Navajo family sues hospital after man dies due to lack of interpretation

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ALBUQUERQUE, N.M. — The American Civil Liberties Union of New Mexico and the Fine Law Firm filed a motion asking a court to hold San Juan Regional Medical Center liable for failing to provide Larry Williams, a beloved family member and Navajo elder, with a certified Navajo interpreter, which led to his misdiagnosis and ultimate death.

Larry died in 2018. His daughters, Lariet Williams and Lynlaria Dickson, spoke with KOB 4 as they continue to seek justice for their father.

They said he wasn’t acting like himself and said he was in pain so they brought him to the emergency room.

“When we went to the ICU, we thought he would get the best care possible and that he would come back with us, but that wasn’t the case,” Lynlaria said.

Instead, Larry – who only spoke Navajo – was discharged and given a prescription for antibiotics.

Normally, Larry’s wife would act as an interpreter for him, but she had to go to a dialysis appointment. According to the lawsuit, the hospital didn’t offer an interpreter.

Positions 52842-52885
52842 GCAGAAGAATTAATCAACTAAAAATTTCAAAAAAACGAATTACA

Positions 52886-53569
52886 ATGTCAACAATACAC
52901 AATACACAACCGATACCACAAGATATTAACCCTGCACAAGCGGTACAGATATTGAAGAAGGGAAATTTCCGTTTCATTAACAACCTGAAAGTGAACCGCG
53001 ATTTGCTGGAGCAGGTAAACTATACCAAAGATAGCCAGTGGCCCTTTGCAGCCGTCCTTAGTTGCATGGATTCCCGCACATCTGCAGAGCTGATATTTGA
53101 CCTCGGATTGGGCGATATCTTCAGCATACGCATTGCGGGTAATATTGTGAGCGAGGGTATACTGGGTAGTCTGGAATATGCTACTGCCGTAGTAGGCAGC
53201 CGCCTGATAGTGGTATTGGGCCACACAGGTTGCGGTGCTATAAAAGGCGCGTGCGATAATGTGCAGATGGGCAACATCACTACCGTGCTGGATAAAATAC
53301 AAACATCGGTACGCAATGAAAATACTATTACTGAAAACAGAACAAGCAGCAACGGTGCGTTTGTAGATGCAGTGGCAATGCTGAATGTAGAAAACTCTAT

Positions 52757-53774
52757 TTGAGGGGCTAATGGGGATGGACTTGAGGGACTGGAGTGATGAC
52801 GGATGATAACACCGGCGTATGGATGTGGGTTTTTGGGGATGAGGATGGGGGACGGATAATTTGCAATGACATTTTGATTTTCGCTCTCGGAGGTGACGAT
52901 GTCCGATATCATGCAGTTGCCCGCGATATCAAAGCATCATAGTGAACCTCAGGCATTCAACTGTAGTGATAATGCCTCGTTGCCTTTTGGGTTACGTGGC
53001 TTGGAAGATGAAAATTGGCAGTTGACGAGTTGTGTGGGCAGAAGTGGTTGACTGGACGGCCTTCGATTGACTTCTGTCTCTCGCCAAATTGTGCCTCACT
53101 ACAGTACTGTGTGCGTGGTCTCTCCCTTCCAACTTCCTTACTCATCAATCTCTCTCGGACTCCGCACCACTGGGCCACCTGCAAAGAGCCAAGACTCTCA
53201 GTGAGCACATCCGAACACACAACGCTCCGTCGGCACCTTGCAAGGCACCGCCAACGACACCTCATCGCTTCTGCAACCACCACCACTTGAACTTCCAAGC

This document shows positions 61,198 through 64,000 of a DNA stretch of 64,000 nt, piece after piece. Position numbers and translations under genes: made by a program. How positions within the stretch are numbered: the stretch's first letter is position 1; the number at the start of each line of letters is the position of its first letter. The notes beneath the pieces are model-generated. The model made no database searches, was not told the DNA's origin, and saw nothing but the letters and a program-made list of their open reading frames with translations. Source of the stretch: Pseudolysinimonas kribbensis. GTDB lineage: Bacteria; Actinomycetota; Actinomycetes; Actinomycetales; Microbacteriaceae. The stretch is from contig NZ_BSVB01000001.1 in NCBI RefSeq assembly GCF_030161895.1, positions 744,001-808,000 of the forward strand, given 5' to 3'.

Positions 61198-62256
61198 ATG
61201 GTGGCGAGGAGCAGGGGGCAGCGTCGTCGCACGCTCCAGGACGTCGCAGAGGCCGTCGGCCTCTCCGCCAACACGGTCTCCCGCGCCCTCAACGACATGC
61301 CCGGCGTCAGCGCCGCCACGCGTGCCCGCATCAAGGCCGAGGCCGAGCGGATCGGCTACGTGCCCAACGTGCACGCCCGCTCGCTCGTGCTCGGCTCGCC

“Language assistance is vital to the overall health of Indigenous people and because San Juan Medical Center serves a large Navajo population, it’s inconceivable that San Juan Medical Center failed to provide the language services that Mr. Williams depended on,” said ACLU attorney Preston Sanchez.

According to the New Mexico Department of Health, hospitals should provide an interpreter for patients according to the federal Civil Rights Act of 1964. The act states the facility must provide services in a language that the patient understands.

Sanchez said he expects a response from the court by the end of March. Until then, Larry’s daughters will continue to push for equal access their father didn’t get.

KOB 4 reached out to the San Juan Medical Center for comment, but we have not received a response.